In current usage, Briton also refers to the modern, mainly English-speaking, inhabitants of the United Kingd ± the om British people. As such it is a collective term for the English, Scottish, Welsh, and Cornish, as well as the Irish people from Northern Ireland. Welsh Brython was introduced into English usage by John Rhys in 1884 as a term unambiguously referring to the P-Celtic speakers of Great Britain, as complementing Goidel; hence the adjective [7] Brythonic referring to the group of languages. Brittonic is a more recent coinage (first attested 1923 according to the Oxford English Dictionary) intended to refer to the ancient Britons specifically. Language The Britons were speakers of the Brythonic (or Brittonic) languages. Brythonic languages are believed to have been [1][8] spoken throughout the island of Britain. According to early mediaeval historical tradition, such asThe Dream of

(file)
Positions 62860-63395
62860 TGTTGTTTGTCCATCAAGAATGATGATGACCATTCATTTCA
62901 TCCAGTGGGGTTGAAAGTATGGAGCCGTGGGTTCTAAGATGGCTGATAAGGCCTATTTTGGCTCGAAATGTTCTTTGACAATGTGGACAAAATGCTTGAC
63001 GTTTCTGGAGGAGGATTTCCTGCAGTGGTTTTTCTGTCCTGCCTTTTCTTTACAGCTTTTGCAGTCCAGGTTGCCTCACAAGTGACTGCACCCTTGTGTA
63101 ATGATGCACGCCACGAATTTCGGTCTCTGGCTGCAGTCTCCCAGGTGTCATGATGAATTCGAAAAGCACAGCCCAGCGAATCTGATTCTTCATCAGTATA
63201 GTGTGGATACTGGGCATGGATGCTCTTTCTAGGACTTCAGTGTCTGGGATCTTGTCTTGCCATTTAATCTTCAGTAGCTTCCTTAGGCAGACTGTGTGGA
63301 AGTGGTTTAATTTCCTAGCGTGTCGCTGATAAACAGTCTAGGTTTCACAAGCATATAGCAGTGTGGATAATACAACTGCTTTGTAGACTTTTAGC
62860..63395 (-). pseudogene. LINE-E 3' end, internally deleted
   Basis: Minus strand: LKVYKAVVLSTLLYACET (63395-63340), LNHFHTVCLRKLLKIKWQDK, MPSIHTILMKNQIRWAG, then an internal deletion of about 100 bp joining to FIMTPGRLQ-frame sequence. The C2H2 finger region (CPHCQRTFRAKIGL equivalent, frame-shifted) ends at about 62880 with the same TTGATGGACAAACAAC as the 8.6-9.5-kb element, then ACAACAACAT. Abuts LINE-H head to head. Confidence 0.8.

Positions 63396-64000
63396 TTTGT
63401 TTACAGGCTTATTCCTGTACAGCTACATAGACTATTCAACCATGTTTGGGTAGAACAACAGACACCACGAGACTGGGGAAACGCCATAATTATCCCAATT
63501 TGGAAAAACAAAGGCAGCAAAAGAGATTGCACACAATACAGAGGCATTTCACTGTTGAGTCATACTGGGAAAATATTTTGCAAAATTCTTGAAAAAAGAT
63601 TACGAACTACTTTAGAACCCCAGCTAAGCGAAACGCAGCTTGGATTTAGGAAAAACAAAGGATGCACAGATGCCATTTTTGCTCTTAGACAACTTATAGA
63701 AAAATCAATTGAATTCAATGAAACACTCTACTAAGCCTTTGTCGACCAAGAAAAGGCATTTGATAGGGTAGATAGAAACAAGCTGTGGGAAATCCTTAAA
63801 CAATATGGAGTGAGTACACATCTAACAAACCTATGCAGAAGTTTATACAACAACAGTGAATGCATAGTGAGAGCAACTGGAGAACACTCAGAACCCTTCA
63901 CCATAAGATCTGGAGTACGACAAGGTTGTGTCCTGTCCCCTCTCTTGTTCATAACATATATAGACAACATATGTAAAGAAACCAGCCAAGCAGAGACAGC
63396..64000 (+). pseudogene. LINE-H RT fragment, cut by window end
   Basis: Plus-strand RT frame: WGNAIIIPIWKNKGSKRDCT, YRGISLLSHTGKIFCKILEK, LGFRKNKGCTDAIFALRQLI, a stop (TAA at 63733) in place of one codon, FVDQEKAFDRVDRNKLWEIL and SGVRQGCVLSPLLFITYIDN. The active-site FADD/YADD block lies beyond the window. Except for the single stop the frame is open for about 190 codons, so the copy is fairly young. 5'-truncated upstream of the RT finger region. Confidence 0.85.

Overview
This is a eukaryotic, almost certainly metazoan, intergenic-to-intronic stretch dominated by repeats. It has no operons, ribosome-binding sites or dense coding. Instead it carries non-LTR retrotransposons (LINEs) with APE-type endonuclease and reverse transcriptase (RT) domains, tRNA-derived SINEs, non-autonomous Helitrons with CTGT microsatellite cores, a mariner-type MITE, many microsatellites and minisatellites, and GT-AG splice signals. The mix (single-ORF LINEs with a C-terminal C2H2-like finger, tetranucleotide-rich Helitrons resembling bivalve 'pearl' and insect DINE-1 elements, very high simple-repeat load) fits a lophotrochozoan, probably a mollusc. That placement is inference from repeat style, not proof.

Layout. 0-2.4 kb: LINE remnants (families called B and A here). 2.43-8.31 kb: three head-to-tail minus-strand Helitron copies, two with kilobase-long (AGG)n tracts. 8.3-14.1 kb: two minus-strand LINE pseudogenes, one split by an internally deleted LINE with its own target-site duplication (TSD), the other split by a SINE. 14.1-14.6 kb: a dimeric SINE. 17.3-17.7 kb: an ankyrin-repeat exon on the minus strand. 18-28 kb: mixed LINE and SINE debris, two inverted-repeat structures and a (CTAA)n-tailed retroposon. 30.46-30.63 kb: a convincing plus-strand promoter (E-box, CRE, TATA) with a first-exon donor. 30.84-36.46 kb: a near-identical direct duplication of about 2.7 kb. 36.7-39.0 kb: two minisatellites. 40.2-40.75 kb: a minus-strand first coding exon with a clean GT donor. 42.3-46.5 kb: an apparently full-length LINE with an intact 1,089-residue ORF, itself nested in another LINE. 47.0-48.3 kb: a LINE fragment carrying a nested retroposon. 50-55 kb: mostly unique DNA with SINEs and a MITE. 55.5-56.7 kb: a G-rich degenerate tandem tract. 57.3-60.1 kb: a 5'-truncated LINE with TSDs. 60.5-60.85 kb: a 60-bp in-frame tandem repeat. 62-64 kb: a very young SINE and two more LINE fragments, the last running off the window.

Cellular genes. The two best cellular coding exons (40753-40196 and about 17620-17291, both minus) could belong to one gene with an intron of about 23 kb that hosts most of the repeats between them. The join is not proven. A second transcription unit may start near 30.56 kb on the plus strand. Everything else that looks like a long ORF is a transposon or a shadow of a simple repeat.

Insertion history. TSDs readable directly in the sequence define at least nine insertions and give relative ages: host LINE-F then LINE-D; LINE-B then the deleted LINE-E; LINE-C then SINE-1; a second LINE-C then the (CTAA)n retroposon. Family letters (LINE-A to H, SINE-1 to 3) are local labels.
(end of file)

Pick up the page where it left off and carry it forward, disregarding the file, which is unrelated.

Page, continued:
Britons migrated westwards during the Anglo-Saxon invasion Main articles: British Iron Age. derived from Britannia). Bretagne. the post-Roman Celtic-speakers of Armorica were colonists from Britain. Fr. Roman Britain. Cornish and Breton survive today. and Breton in Gaul. the territory inhabited by the B ritons was composed of numerous ever-changing areas controlled by tribes. which spanned across what is now North England. In 43 the Roman Empire invaded Britain. although a portion of it was eventually absorbed into the Gaelic kingdom of Dál Riata. The Western and Southwestern developed intoCumbric. they were subjectto the Roman governors. the British language adopted some words from Latin. The first form of the Brythonic languages is believed to be British. The Roman Empire retained control of "Britannia" until its departure about AD 400. While Welsh. By the end of the 1st millennium. a language related to Welsh and identical to Cornish in the early period and still used today. There they set up their own small kingdoms and the Breton language developed there from Insular Celtic rather than Gaulish. They also retained control of Cornwall and Northwest England. and Sub-Roman Britain Throughout their existence. and the language and culture of the native Britons had largely been [9] extinguished . but by 84 the Romans had decisively conquered southern Britain and had pushed into what is now Scotland. as far north as the Clyde-Forth isthmus. hence it is sometimes termed Romano-British in this period. the Germanic-speaking Anglo-Saxons began an invasion of the Eastern coast of Britain. which ran between the Forth-Clyde isthmus. Thus the area today is called Brittany (Br. Ireland is generally believed to have been entirely Gaelic throughout this period. the Brythonic language in these areas was [citation needed] replaced by that of the Anglo-Saxons . but is generally believed to include the whole of the island of Great Britain. Welsh. some Britons established themselves in what is now called Brittany. Breizh. y [citation needed] Meanwhile. the Anglo-Saxons and Gaels had conquered most of the British territory in Britain. At the same time. but eventually it became Gaelic territor . The Isle of Man was originally inhabited by Britons also. Territory Throughout their existence. In 122 they fortified the northern border with Hadrian's Wall. Cornish. but they retreated back to Hadrian's Wall after only twenty years. The British tribes initially opposed the Roman legions. where Kingdoms such as Dumnonia and Rheged survived. Around the time of the Roman departure. Eventually. Cornwall. After the Roman conquest of Britain. Cumbric became extinct in the 12th century. where they established their own kingdoms. Although the native Britons mostly kept their land. parts of Cumbria and Eastern Galloway. resulting in the Breton language. The extent of their territory before and during the Roman period is unclear. In 142 Roman forces pushed north again and began construction of the Antonine Wall. remaining only in Wales.Macsen Wledig. after it was introduced to the British Isles from the continent. The Brythonic languages developed from Proto-Celtic. the territory inhabited by the B ritons was composed of numerous ever-changing areas controlled by tribes. The extent of their territory before . Some linguists have invented the terms Western and Southwestern Brythonic to classify subsequent developments of the British language. The territory north of this was largely inhabited by the Picts.